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    Hardly. I understand the articles seem a bit harsh and matter-of-fact but they are not of the investor opportunist, Seeking Alpha garden variety you mischaracterized them to be. SemiAccurate is not an investment blog or periodical by any stretch so that is a false correlation and I have following them for years and the site is spot on in its leaks. They are not “AMD good, Intel bad”, and have spoke illy about AMD, including even on the recent uneventful Renoir Ryzen 4000 desktop launch, which was a major fumble by their marketing department. The truth is Intel has been lacking any real form of innovation for the last five years where most of the company is instead driven by fat margins and budget sheets. Why, of course, yes, financials is always the big question for product companies like Intel. But without a quality product, they are eventually going to lose the majority share of consumer interest despite the shine of their logo. And even Intel’s logo has lost its luster with its recent redesign (Google it). And I disagree about the Intel brand’s marketing power argument: many office staff at work are now buying their kids AMD laptops because both Walmart employees and word of mouth informed them that was best, likely thanks to social media informing them that AMD is the better choice. Don’t discount the power of social media these days especially now how we have to rely on it more for communicating given the current world situation.
     
    Last edited: Aug 4, 2020 at 1:42 PM
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  6. sonichedgehog360

    sonichedgehog360 AKA Hifihedgehog Senior Member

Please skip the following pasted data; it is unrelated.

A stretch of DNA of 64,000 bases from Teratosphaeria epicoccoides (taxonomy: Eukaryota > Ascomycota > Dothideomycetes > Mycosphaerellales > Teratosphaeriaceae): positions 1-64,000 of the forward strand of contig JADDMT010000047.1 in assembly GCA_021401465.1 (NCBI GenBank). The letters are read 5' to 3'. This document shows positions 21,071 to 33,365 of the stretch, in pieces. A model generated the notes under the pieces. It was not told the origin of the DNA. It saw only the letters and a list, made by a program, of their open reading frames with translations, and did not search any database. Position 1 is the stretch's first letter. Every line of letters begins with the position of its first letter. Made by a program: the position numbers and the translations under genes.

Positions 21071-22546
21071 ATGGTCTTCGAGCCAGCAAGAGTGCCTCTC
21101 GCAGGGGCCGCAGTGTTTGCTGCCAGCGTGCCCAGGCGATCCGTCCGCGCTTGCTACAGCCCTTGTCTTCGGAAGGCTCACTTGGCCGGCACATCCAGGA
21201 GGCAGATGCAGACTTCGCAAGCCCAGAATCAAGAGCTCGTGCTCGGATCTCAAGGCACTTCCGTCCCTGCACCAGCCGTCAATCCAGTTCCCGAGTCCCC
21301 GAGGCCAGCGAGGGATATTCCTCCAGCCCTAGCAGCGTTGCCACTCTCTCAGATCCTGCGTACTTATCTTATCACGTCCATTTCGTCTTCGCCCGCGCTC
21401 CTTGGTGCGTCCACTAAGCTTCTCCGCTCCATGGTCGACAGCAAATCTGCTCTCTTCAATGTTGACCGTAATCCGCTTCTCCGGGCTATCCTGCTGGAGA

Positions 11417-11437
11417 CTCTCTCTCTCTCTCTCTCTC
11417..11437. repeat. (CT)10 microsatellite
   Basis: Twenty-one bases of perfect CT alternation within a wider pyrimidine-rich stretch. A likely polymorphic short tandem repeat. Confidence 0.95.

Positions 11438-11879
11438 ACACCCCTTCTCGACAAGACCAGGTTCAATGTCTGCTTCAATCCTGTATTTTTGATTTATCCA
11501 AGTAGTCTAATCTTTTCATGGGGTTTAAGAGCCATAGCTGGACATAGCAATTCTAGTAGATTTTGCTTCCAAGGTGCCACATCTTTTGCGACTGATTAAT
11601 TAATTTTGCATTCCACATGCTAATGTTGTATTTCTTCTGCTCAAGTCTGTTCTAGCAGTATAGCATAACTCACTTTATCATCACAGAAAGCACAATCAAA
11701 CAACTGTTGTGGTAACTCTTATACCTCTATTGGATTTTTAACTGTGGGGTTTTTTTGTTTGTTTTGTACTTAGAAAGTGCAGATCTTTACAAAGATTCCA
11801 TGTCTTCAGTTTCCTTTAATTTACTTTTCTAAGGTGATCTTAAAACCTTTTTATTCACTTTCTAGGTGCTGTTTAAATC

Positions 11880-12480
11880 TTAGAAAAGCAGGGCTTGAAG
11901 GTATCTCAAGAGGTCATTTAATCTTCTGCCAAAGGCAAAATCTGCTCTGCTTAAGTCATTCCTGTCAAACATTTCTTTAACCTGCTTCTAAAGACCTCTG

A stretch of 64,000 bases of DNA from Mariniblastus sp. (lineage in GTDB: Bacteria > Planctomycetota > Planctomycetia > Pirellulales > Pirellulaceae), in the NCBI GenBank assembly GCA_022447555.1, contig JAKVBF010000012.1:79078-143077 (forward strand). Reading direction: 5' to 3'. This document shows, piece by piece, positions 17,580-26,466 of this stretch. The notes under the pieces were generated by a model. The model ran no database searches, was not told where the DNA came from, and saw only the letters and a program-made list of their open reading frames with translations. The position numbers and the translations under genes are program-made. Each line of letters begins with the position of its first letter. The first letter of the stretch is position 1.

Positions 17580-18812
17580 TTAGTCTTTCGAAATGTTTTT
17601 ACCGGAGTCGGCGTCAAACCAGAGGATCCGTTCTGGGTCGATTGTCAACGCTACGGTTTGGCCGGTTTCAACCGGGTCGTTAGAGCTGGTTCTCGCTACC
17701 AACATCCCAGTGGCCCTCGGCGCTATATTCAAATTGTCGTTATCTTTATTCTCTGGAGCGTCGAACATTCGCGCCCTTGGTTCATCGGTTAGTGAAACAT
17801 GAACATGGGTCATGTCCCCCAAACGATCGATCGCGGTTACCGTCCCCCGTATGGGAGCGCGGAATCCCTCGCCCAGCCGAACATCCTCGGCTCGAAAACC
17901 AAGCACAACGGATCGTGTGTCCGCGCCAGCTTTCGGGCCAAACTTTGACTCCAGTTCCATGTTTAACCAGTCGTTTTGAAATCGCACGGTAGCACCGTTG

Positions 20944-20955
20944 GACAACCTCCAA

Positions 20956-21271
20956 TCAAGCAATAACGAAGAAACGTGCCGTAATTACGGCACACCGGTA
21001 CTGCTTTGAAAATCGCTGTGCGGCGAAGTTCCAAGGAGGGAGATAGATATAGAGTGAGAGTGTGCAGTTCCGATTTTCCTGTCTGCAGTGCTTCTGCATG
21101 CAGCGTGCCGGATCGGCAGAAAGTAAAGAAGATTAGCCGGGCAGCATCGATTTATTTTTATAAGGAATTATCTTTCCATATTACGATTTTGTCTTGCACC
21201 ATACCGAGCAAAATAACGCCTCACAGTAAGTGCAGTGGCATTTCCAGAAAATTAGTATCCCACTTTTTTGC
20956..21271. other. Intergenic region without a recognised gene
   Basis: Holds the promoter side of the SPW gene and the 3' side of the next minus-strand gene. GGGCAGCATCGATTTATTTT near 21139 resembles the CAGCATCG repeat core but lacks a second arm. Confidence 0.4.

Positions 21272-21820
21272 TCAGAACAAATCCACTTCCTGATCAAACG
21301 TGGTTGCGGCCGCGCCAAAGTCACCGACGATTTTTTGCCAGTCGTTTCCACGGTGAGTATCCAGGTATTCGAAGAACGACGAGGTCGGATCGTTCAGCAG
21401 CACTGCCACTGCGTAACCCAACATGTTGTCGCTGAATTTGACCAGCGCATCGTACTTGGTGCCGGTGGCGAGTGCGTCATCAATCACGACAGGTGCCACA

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  7. desertlap

    desertlap Scribbler - Standard Member Senior Member

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    @sonichedgehog360 I'm not trying to start an argument, just providing some "counter programming" to what comes across to me as close to boosterism on your part.

    Again I'll say it, the new Rzyens are excellent chips and purely on a performance per dollar ratio make intel look bad. What I'm trying to point out is that there is so much more that gets in to the decisions around PC technology adoption and that's where intel is simply in a different league from anyone else.

    And the "next 100 billion" article points out that is due at least as much to their graphics business and SOC stuff as the core processor business.

    I sincerely hope that they continue to gain ground as we all will benefit from a competitive market and I absolutely think that intel has grown complacent , but I also think it's not just AMD they should be worried about about Qualcomm and other ARM licensees too.

    Heck even in an indirect way they should be worried about apple too. Not that Apple is ever going to license their A series chips, but that a company will look at what they are doing based on the ARM architecture and think "why couldn't we..."

    Finally, I have a couple of customers that have used the founder of that site as a consultant. To say he's is virulently anti-intel is like saying that 105 degrees temperatures "are a bit on the warm side".

    PS: I'm surprised you haven't brought up Epyc. They are superb chips and that's the one place in our customer base where I see AMD making some significant inroads, albeit in the back office/server space. Though the caveat there is that they are linux not Windows deployments .

    PPS: At the Walmart level consumer, far and away the driver is price, price, price. The'd by computer with Joe Schmos chips if it had the right size screen and was $75 less than the other models. Once you start you start moving up the food chain where say Best Buy is, is probably the mid point where AMD has some opportunity, but it's still an uphill battle.
     
    Last edited: Aug 4, 2020 at 3:33 PM